“Sarah, your trip to APAC is scheduled for March. Your detailed itineraries, visas, customer pre-reads, and trip post mortem are all in your calendar. Folder X also has all the documentation. You and I have time next week to review the itinerary in detail. As you know, better understanding our customer satisfaction program is an important personal growth goal for me this quarter. When you meet with the account managers to discuss each customer account for the trip, I intend to listen in on those. I will generate a list of any questions I have for you after the sessions to aid in my understanding of our program’s success. I will also attend the trip post mortem so we can apply lessons learned for your next trip.”

This scenario details the high value you bring to your executive and company, and reminds them you crushed every detail – like you always do. You are owning your goal execution, sharing progress, and driving your executive to support you each step of the way.

Grab Jillian’s FREE Goal Setting Template here!

Avoiding the task vs. outcome trap: 

Tasks are “what” you did. An example of discussing a task sounds like:

“I organized the supply closet & secured a new break room vendor.”

Articulating the value of the task you accomplished sounds like:

“I increased efficiency & saved the department money by organizing the supply closet and securing a new vendor for break room service.” 

See the difference?

Be prepared & specific:

When in a 1:1 or a review conversation, never ask “How am I doing?” as this will most likely lead to a generic response that is neither specific nor actionable. You will both walk away feeling like that was another meeting you didn’t need to attend.

Be proactive. Come prepared with your list of goals & status to completion. You will lead the conversation on roadblocks, delays, and successes. Call out what you are learning, observing, and how you are growing.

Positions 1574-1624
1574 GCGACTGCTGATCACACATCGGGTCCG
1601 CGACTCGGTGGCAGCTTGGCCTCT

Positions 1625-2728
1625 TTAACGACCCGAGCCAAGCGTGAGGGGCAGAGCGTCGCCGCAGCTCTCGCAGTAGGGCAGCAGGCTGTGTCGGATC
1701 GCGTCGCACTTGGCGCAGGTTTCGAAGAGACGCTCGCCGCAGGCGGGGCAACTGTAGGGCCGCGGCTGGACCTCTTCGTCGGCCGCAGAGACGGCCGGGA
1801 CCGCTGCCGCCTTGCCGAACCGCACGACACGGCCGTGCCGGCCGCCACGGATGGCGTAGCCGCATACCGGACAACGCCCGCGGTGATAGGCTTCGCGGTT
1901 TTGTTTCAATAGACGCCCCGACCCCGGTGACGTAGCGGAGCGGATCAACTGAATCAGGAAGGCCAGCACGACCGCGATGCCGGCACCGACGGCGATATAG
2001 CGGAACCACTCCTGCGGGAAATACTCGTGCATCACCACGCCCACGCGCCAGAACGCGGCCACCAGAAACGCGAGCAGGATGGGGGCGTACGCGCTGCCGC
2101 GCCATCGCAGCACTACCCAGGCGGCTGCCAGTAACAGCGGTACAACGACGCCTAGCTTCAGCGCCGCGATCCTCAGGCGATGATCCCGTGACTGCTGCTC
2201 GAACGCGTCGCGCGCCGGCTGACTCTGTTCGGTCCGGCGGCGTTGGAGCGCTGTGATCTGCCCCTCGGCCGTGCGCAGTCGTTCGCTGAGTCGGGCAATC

Don’t hide, sugar coat, or cover up the facts. Drive the conversation on gaps in execution due to lack of budget, resources, and time. Steer towards a solution by clearly stating what you believe you will need to get the goal back on track. Ask for specific support to get things unstuck.   

All of the above cannot be achieved if you are unable to show up in a professional and thoughtful way. Let’s take a quick peek at what it “looks & feels like” to be in a highly effective discussion on your goals & development.

3. Master your physical presence & mindset.

The way you present physically will help you feel confident, and will invite respect from others. Sit tall, chin up, shoulders back, and arms open – even on phone calls – it works!

Control your body language, tone, and pace. Write out what you’re going to say, and practice how you will say it in front of a mirror or with a mentor. Say it a few times out loud to observe where you get stuck or tend to go off topic.  

If helpful, send your executive an email or document in advance about your goal progress. Ask them to review and come ready to ask questions and share feedback.

You will need to master your emotions. Get your brain away from the epinephrine (aka adrenaline) loop of fight, flight, or freeze. Right before meeting with your leader; practice mindfulness, say a positive mantra, or try a quick meditation. Force yourself to slow down in advance of the meeting.

Choose a room and seating arrangement that promotes face to face dialogue and open collaboration. Have a screen and white board available, if needed.

Bring in a stress ball, fidget spinner, silly putty, or whatever you need to keep yourself even-keeled. Ensure you have your executive’s full attention, thank them for their support, and dive right into your list of accomplishments!

Be open to feedback & questions. Context and clarity can only enhance your ability to execute and drive towards the right goals & outcomes.

Ultimately, it’s your career and YOU have to own it.

You now have new tools to set the right goals, speak about your work using values-based language, and master your physical presence & mindset.

Go forth, crush goals, and lead well! Oh, and don’t forget to download the FREE Goal Setting Template for Assistants here!

Connect with Jillian Hufnagel on LinkedIn or visit her website at jillianhufnagel.com.